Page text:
N68 W 23784 Laurie Lane Sussex, Wisconsin 53089 Reprinted with his permission. It appeared in the 1985 EDGE&TA Wisconsin Branch No. 2 Show Book
On October the ninth, 1884, at Magnolia, Rock County, Wisconsin, a boy was born who was destined to become the designer and builder of a unique farm tractor the Townsend Oil Tractor. He was born with a bent for things mechanical and, as a teenager, he built a very neat one-inch scale working model of a Case steamer. He built almost every part, including the valves, oil pump, and governor.
In his middle twenties he was working as designer and engineer for Fairbanks Morse, and designed their big 30-60. When Fairbanks Morse went out of the tractor business, Roy, his brother George Elmer, and their father, Arba F. Townsend formed a company to manufacture the Townsend tractor, (1914).
At first Fairbanks Morse distributed it under the name 'Fair-Mor'. Others which were exported to Canada were called 'Bower City'. These were the 12-25 size.
After a couple of years, the 12-25 became the 15-30, and four more sizes were produced. A 10-20, 20-40, 25-50. and 30-60. The 20-40 was essentially a 15-30 with a larger engine, and the 25-50 and 30-60 were also the same except for engine size. Later in the 20's a few units of a more conventional looking '2 plow 20 HP' were built. As far as I know, none of these survive.
Until the economic recession after World War I, the company was unable to meet the demand for their tractors. But that prosperity turned to heavy losses and production ceased. Later in the early 1930's the LaCrosse Boiler Company built a few 15-30, 20-40, and 30-60's, but by that time the design was out of date and the Townsend tractor was history.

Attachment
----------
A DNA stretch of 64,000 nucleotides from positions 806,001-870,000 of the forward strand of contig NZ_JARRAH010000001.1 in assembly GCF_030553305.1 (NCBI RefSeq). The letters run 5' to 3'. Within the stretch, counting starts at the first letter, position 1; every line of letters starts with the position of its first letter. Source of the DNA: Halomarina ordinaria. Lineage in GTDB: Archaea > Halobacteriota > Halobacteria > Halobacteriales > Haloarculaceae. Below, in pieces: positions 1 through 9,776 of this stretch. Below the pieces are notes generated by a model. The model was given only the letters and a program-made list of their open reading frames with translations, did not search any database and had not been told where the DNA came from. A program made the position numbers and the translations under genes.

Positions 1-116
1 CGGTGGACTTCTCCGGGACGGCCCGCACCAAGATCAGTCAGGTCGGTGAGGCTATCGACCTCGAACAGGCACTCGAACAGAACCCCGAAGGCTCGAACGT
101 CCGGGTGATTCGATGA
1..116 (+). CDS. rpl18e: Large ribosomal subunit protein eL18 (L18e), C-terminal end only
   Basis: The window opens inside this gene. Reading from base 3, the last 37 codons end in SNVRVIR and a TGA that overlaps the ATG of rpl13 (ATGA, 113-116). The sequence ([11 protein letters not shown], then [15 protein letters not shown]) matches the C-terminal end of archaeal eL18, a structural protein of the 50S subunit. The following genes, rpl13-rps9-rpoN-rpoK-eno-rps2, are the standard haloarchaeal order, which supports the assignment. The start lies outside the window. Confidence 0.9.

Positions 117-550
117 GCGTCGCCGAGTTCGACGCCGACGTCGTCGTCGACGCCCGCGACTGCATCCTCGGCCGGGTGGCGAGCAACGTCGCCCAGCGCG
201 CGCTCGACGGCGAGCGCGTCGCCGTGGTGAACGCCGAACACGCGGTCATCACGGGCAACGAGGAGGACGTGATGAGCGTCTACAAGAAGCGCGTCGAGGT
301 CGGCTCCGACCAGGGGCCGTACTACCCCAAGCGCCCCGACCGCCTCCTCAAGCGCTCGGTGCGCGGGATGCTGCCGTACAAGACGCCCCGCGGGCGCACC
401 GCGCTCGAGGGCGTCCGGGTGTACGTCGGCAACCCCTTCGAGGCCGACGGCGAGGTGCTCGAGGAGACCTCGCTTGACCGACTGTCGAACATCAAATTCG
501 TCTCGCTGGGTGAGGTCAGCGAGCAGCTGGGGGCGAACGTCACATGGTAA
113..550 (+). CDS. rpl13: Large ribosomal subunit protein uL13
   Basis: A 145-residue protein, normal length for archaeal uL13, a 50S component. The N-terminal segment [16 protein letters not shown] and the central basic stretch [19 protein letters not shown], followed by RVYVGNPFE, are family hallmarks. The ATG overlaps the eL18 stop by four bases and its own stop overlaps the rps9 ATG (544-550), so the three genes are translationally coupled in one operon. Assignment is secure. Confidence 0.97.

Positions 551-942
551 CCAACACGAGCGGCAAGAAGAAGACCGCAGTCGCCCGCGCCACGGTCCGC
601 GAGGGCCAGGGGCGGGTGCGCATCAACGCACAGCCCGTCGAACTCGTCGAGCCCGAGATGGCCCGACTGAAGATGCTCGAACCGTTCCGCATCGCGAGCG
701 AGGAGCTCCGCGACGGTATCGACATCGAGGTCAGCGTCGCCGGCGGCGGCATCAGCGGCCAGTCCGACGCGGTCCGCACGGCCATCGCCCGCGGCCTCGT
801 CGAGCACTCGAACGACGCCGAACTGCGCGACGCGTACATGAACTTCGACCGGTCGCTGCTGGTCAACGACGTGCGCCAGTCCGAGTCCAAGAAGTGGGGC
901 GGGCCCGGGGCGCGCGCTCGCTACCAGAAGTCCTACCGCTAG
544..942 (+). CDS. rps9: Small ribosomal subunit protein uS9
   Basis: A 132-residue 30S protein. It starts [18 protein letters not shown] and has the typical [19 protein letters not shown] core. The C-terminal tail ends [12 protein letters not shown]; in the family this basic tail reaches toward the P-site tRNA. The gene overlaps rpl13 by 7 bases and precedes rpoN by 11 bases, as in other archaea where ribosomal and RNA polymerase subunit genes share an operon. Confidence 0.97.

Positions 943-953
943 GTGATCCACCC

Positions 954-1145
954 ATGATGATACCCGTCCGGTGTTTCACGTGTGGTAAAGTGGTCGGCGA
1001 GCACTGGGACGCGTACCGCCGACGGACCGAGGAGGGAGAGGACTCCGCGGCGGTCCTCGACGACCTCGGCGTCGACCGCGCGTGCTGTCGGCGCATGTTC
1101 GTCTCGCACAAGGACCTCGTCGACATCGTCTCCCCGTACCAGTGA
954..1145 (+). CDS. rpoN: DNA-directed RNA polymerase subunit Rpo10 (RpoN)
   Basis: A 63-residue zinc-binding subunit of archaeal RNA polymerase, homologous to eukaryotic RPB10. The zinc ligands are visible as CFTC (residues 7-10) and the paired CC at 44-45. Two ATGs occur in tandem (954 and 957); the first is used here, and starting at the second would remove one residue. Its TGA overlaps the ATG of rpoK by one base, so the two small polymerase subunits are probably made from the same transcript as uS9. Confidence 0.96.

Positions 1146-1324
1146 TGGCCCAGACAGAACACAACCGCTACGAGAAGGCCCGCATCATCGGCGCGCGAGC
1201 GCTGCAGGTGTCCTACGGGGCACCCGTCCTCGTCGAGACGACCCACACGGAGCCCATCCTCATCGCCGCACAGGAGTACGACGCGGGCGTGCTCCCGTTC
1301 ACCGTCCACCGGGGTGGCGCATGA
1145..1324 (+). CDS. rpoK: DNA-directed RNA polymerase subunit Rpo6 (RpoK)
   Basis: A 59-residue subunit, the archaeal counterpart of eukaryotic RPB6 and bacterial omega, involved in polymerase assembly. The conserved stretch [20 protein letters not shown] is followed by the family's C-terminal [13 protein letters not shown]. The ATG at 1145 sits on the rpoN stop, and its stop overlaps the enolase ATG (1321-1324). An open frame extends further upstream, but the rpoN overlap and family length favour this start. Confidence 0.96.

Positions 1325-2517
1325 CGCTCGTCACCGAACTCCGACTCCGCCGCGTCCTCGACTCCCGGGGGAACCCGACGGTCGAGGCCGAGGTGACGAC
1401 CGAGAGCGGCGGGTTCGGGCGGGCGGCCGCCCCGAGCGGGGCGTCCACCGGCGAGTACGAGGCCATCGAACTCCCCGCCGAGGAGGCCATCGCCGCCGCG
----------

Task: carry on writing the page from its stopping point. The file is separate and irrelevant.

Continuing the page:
During the middle 1960's I was looking for a Townsend that could be bought, without success, when in the spring of 1968 I thought that my chance had come. The Oscar Rude estate at Sun Prairie was having an auction on which was a very nice 15-30. But it was not to be. My check book balance couldn't handle it.
On the way home, in frustration, I began to consider ways in which a working replica could be built. Just about a year later that replica was running and went to our 1969 show for the first time.
Later I heard that Mr. Earl Anderson of Friendship had a 10-20 and I went up to see it and got acquainted with Earl. I kept in touch, and one day in 1972 he told me,
'Wes, if you will make me a good offer for the Townsend, you can have it.' I made sure that my offer was a good one.
In checking with the Rock County Historical Society, we found that Mr. Townsend was still alive, and living in LaCrosse. We visited them for the first time in 1973. At the age of 89 and 82, he and his wife, Edna were still living in their own home, and we had a delightful time.
Early in 1984 I wrote to their son, Roy C. Jr. and told him I was toying with the idea of taking the 10-20 up to LaCrosse on October 9, and one thing led to another.
The first thing was that Roy Jr. and his wife Ellen Jane, son Brian and a grandson came to our 1984 show as honored guests. Roy drove the 10-20 in the parade, the first Townsend he had driven in, probably, sixty years!
Then, on October 14, we did take the 10-20 Townsend tractor to LaCrosse to honor the grand old gentleman who built it. It was an occasion I just wouldn't have missed for anything.
Mr. Townsend's 'past' came back to 'haunt' him at his hundredth birthday, and his delight was just about indescribable! After the tractor 'demonstration' we went into the lounge for ice cream and birthday cake. Then his daughter-in-law gave him the pillow with a Townsend tractor embroidered on it which she had bought in the Ladies tent at our show.
I think that the only thing that kept it from being a perfect occasion was that Mrs. Townsend had passed away last spring after some seventy years of marriage. She would have loved that party!